Also note that the above numbers depend not only on the system, but also on the number of other applications installed. Startup times on a more "heavy" Windows system with a lot of other applications installed will be higher.
Thumbnail Generation Speed - JPEG Images
|100 Nikon D2X 12 megapixel JPEG images (total 476 MB)||Time|
|Generate all thumbnails with File Browser in Photoshop CS||1 sec|
|Generate all thumbnails with File Browser in Photoshop CS, including parsing image data||92 sec|
|Generate all thumbnails with Adobe Bridge in Photoshop CS2||4 sec|
|Generate all thumbnails with Adobe Bridge in Photoshop CS2, including parsing image data||82 sec|
|Generate all thumbnails with ACDSee 7||4 sec|
|Generate all thumbnails with ACDSee 7, including parsing image data||27 sec|
|Generate all thumbnails with Windows Explorer||14 sec|
The above tests were done with the upcoming Bridge 1.0.2 which performs much better than the current version 1.0.1. The embedded JPEG thumbnails appear in about the same time as ACDSee. However, the building of higher quality thumbnails based on the full image takes much longer than in ACDsee 7. More importantly, in ACDSee 7 you can choose between viewing the embedded JPEG thumbnails and building the thumbnails based on the actual image data via "Tools -> Options -> File List -> Use embedded JPEG thumbnails". Unfortunately, Bridge does not have such an option to speed up things. Bridge allows for thumbnail and image preview sizes of up to 1,024 x 1,024 pixels. In ACDSee 7, the thumbnails are limited to 240 x 240 pixels, but there is no limit on the image preview size.
Thumbnail Generation Speed - RAW Images
|100 Nikon D70 6 megapixel RAW images (total 520 MB)||Time|
|Generate all thumbnails with File Browser in Photoshop CS||9 sec|
|Generate all thumbnails with File Browser in Photoshop CS, including parsing RAW data||92 sec|
|Generate all thumbnails with Adobe Bridge in Photoshop CS2||17 sec|
|Generate all thumbnails with Adobe Bridge in Photoshop CS2, including parsing RAW data||52 sec|
|Generate all thumbnails with ACDSee 7||60 sec|
|Generate all thumbnails with Windows Explorer||2 sec|
The File Browser in Photoshop CS and Bridge in Photoshop CS2 use Adobe Camera Raw, so an additional pass based on the actual RAW data is done to build more accurate previews. Here Photoshop CS2 with Bridge is faster than ACDSee 7 (for RAW images, selecting the earlier mentioned "Use embedded JPEG thumbnails" option does not make a difference). Microsoft Windows Explorer showed the embedded JPEG thumbnails almost instantly.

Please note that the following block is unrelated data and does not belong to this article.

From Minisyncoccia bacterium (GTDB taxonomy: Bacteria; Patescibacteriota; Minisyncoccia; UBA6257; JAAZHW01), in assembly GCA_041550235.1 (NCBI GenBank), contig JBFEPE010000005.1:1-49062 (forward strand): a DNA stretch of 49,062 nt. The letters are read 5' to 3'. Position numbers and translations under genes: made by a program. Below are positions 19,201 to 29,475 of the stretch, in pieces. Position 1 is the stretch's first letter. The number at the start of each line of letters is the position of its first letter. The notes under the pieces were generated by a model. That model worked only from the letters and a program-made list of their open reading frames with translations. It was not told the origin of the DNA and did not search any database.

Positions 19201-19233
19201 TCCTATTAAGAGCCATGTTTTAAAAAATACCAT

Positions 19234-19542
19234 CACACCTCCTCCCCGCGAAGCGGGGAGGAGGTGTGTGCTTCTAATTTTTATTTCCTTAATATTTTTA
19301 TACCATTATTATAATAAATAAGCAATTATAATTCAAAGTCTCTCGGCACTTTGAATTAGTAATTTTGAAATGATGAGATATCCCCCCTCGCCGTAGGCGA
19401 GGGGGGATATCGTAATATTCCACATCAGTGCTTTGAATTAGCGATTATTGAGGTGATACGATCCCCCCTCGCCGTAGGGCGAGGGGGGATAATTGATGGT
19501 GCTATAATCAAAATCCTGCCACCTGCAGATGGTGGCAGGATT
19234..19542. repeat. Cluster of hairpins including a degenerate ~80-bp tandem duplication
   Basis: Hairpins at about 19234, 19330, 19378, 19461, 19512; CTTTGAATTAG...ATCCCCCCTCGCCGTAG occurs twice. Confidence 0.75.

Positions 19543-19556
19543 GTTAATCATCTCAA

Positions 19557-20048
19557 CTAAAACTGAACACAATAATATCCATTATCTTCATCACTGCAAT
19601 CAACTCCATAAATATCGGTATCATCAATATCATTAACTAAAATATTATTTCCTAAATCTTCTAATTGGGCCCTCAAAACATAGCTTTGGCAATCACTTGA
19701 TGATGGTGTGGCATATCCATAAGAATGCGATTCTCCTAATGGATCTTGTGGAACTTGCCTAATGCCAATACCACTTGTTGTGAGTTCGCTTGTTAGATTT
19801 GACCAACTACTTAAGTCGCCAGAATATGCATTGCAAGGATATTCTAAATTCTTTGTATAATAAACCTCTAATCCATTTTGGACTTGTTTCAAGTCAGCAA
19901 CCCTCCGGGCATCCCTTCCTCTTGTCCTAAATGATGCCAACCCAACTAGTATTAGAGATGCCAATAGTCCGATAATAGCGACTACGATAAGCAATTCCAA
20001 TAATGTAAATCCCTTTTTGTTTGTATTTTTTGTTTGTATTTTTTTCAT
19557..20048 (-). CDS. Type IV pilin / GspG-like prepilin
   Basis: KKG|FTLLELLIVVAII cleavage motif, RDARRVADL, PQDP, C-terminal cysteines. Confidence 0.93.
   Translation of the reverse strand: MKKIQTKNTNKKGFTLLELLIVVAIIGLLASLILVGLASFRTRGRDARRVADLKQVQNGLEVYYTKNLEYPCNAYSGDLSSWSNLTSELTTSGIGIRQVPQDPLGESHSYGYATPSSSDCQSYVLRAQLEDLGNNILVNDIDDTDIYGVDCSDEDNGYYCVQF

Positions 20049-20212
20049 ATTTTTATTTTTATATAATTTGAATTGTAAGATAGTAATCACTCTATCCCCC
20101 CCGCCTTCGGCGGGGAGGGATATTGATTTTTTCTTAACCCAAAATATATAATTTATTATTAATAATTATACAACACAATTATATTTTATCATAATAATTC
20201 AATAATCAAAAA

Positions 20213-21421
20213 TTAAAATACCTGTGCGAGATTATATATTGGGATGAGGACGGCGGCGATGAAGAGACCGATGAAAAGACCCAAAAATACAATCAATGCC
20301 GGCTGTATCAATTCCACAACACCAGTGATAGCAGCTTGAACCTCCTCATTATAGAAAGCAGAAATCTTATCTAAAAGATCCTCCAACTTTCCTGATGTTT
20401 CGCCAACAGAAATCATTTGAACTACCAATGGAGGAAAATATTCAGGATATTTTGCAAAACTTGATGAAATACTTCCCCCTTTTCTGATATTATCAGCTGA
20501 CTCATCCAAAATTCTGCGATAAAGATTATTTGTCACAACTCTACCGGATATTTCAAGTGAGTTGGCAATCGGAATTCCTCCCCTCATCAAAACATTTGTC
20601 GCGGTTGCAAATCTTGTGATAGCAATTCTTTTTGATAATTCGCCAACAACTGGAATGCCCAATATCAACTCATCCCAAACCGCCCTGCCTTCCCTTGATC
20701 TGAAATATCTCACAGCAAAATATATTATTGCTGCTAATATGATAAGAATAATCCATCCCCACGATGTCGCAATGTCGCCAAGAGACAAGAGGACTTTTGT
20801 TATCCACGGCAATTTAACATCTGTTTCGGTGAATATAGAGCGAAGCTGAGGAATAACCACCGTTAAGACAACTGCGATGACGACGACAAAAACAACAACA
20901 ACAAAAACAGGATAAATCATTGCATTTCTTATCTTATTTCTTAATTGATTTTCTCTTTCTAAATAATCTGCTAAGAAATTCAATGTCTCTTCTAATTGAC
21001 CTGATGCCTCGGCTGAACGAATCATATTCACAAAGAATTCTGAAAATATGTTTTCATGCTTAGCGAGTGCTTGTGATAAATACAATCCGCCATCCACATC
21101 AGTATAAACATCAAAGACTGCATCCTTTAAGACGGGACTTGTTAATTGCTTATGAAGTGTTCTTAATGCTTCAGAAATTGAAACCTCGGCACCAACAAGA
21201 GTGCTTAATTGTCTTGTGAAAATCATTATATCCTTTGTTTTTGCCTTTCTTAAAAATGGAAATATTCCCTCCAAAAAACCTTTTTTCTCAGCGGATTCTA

Performance for RAW files has improved compared to the Photoshop CS File Browser and the tight integration with Camera Raw offers clear RAW workflow benefits. However, now that
Bridge has become a separate application from Photoshop, one would have expected a Windows shell integration and a JPEG performance which is at least on par with applications like ACDSee 7 (which could easily be achieved by having an "Use embedded JPEG thumbnails" option).
The pages that follow will discuss the new Photoshop CS2 features that are useful for digital photographers. Click here to continue.
This article is written by Vincent Bockaert, author of
The 123 of digital imaging Interactive learning Suite featuring
Adobe Photoshop Elements 2 & 3 and Photoshop 7, CS & CS2
Click here to visit 123di.com
If you're new to digital photography you may wish to read the Digital Photography Glossary before diving into this review (it may help you understand some of the terms used).
Images which can be viewed at a larger size have a small magnifying glass icon in the bottom right corner of the image, clicking on the image will display a larger (normally 1024 x 768 or smaller if cropped) image in a new window.
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DPReview calibrate their monitors using Color Vision OptiCal at the (fairly well accepted) PC normal gamma 2.2, this means that on our monitors we can make out the difference between all of the (computer generated) grayscale blocks below. We recommend to make the most of this review you should be able to see the difference (at least) between X,Y and Z and ideally A,B and C.
This article is Copyright 2005 and may NOT in part or in whole be reproduced in any electronic or printed medium without prior permission from the author.